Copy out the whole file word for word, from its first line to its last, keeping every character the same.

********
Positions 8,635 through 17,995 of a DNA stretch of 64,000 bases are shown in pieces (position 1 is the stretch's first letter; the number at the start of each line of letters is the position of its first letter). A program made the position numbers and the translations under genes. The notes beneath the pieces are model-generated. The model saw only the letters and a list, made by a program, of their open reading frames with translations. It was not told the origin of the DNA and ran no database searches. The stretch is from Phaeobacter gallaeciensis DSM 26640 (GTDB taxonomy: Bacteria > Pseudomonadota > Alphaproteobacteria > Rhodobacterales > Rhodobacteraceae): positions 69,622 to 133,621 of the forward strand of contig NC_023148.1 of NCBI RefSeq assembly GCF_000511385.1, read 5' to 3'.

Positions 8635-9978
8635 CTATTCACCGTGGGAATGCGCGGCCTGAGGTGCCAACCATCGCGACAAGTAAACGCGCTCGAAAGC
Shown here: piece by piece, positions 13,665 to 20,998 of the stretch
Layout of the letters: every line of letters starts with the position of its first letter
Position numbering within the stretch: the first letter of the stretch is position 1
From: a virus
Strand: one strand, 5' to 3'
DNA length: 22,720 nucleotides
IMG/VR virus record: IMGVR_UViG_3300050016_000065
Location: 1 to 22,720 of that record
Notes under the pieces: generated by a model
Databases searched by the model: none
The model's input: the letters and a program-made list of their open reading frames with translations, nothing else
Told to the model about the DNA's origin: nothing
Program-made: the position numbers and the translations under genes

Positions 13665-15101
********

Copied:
Positions 8,635 through 17,995 of a DNA stretch of 64,000 bases are shown in pieces (position 1 is the stretch's first letter; the number at the start of each line of letters is the position of its first letter). A program made the position numbers and the translations under genes. The notes beneath the pieces are model-generated. The model saw only the letters and a list, made by a program, of their open reading frames with translations. It was not told the origin of the DNA and ran no database searches. The stretch is from Phaeobacter gallaeciensis DSM 26640 (GTDB taxonomy: Bacteria > Pseudomonadota > Alphaproteobacteria > Rhodobacterales > Rhodobacteraceae): positions 69,622 to 133,621 of the forward strand of contig NC_023148.1 of NCBI RefSeq assembly GCF_000511385.1, read 5' to 3'.

Positions 8635-9978
8635 CTATTCACCGTGGGAATGCGCGGCCTGAGGTGCCAACCATCGCGACAAGTAAACGCGCTCGAAAGC
Shown here: piece by piece, positions 13,665 to 20,998 of the stretch
Layout of the letters: every line of letters starts with the position of its first letter
Position numbering within the stretch: the first letter of the stretch is position 1
From: a virus
Strand: one strand, 5' to 3'
DNA length: 22,720 nucleotides
IMG/VR virus record: IMGVR_UViG_3300050016_000065
Location: 1 to 22,720 of that record
Notes under the pieces: generated by a model
Databases searched by the model: none
The model's input: the letters and a program-made list of their open reading frames with translations, nothing else
Told to the model about the DNA's origin: nothing
Program-made: the position numbers and the translations under genes

Positions 13665-15101